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A forgotten ceremony for the fallen remembered

15 November, 2018 — By John Gulliver

School children and dignitaries including deputy mayor Maryam Eslamdoust and Cllr Flick Rae pay tribute to the fallen in Fortune Green

SOME years ago, I discovered a sequestered spot in Fortune Green cemetery where stood the only gravestones, to my knowledge, in Camden of soldiers killed in the Second World War.

A few hundred yards further rose a cenotaph in memory of those killed locally in the Blitz. Once, the local priest, accompanied by the borough’s mayor, had annually laid wreaths there.

But then the priest and their worships no longer turned up on Remembrance Day. The annual ceremony had disappeared between the cracks.

For several years I found myself making up for their absence with my own annual pilgrimage to the monuments. I was the only person there. But I tidied up one or two wreaths relatives had left – and wrote in this column about the sacrifice the men had made.

Finally, West Hamp­stead councillor Flick Rea decided it was time to hold the ceremony again. And on Friday it was held there again – the deputy mayor Maryam Eslamdoust, Flick Rea, the Rev Alistair Tressider of St Luke’s Church and children from St Margaret’s School, Emmanuel primary and St Luke’s school, all made up a moving ceremony, as shown in my picture.

White poppies for the World Peace Day event in Tavistock Square

Perversely, on the great day – Sunday – I didn’t attend the conventional commemorative ceremonies for the Armistice but wandered to Tavistock Square in Bloomsbury for an event I suspected would sail by past the media – a white poppy gathering for the thousands of men, many jailed, who were classified as Conscientious Objectors in the First World War. To honour the “victims” of war there was a two-minute silence.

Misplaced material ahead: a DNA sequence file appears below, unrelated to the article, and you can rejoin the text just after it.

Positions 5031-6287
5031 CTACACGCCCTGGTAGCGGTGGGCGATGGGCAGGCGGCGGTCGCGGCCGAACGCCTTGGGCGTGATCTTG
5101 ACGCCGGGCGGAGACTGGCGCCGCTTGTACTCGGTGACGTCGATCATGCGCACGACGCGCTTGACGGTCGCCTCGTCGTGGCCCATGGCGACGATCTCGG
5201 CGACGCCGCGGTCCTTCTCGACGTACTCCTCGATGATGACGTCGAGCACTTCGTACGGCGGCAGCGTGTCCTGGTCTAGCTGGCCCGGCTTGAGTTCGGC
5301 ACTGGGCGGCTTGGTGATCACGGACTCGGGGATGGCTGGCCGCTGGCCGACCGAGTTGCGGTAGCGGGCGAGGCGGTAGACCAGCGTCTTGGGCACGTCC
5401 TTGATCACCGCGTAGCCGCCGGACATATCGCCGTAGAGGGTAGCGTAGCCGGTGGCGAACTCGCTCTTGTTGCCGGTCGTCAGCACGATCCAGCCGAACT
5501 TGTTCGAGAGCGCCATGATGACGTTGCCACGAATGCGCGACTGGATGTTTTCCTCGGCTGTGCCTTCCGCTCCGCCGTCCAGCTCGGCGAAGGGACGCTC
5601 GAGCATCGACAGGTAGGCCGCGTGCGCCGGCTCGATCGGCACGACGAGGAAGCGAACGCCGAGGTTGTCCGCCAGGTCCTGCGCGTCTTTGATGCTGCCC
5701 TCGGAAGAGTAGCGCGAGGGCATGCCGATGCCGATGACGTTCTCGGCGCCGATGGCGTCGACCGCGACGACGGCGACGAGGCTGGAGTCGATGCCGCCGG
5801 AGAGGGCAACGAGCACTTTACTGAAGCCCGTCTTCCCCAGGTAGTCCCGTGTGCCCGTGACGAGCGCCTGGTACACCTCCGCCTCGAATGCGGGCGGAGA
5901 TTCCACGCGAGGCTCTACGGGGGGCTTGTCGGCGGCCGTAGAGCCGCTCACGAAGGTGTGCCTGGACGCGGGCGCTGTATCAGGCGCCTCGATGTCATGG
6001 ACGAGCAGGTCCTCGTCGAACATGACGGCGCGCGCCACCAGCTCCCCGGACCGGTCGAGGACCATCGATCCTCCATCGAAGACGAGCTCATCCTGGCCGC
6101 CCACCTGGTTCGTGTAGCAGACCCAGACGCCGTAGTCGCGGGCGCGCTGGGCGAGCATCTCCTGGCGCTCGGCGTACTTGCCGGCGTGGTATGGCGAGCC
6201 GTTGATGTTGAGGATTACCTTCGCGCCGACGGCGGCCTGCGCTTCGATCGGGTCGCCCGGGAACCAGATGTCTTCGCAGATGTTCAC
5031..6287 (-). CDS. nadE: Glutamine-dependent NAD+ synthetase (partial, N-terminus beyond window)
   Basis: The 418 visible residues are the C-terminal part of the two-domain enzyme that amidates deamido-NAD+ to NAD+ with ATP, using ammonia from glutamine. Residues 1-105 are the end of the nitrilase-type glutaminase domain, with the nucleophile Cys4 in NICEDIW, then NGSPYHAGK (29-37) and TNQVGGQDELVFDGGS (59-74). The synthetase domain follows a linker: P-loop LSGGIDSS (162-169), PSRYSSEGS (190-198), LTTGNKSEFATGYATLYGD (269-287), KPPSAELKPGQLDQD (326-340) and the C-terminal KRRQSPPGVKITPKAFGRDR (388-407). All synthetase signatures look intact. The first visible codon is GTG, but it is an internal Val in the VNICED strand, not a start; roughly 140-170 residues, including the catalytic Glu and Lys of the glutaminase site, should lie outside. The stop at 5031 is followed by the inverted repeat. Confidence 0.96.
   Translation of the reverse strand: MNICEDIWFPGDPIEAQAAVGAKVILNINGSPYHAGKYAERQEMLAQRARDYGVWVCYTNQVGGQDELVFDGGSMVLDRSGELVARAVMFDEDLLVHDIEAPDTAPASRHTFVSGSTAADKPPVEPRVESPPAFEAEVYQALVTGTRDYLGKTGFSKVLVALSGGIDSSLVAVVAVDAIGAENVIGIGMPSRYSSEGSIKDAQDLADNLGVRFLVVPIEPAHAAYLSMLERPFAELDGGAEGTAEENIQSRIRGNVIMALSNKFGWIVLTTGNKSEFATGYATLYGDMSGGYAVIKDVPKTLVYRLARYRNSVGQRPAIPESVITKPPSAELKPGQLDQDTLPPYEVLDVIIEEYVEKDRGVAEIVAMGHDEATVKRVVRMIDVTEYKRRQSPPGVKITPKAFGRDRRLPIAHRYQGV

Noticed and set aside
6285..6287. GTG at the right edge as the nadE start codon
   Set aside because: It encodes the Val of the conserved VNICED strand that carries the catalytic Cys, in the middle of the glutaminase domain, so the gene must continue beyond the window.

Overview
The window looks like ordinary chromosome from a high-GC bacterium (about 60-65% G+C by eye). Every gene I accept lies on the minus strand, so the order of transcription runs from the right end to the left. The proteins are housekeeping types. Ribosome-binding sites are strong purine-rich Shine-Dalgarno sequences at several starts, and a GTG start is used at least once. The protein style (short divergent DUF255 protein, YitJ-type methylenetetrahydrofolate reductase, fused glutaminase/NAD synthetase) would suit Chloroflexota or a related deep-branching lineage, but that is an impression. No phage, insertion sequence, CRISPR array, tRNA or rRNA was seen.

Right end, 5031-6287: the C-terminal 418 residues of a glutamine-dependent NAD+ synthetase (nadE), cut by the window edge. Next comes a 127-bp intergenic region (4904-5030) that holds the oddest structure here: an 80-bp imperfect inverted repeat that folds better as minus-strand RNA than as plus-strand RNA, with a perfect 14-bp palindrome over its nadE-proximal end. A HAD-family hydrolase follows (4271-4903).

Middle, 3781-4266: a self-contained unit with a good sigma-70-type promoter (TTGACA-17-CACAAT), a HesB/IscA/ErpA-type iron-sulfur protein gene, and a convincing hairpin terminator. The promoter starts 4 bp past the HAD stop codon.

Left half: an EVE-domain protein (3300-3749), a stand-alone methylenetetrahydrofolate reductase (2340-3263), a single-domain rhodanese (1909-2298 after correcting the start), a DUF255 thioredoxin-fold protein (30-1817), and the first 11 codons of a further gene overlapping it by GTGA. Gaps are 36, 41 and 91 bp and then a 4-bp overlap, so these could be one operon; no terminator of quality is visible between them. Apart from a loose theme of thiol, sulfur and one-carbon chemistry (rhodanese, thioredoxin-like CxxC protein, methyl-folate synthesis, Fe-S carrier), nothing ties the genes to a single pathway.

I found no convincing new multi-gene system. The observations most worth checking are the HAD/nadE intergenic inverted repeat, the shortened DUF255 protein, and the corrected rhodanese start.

There were hundreds of moral resisters in Camden, Islington and Haringey – 350 alone in Haringey: a mixture of socialists, Christians and men who held intense moral feelings against the war. Several held a poster remembering Robert Lown, imprisoned for his convictions, and only discovered as a moral objector decades later.

More than 100 gathered – grey beards and white-haired women mainly but also 20somethings – willing to resist the drum beats of war. As a one-time conscript I am not anti-war by any means but admire those whose moral beliefs make them refuse to don a uniform.

I spotted Bruce Kent, a peacenik over the decades, once a senior Catholic priest at St Aloysius’ Church, Somers Town, now still writing and speaking against the war in that thought-provoking magazine Peace News.

“I was in the army,” he smiled, waving his stick. “Stationed most of the time of National Service in Worksop, thank goodness!” He’s still going strong at 89.
Later, crowds drifted to nearby Friends House in Euston Road for refreshments, along with sales of books and magazines, and talks… all on the theme of peace.


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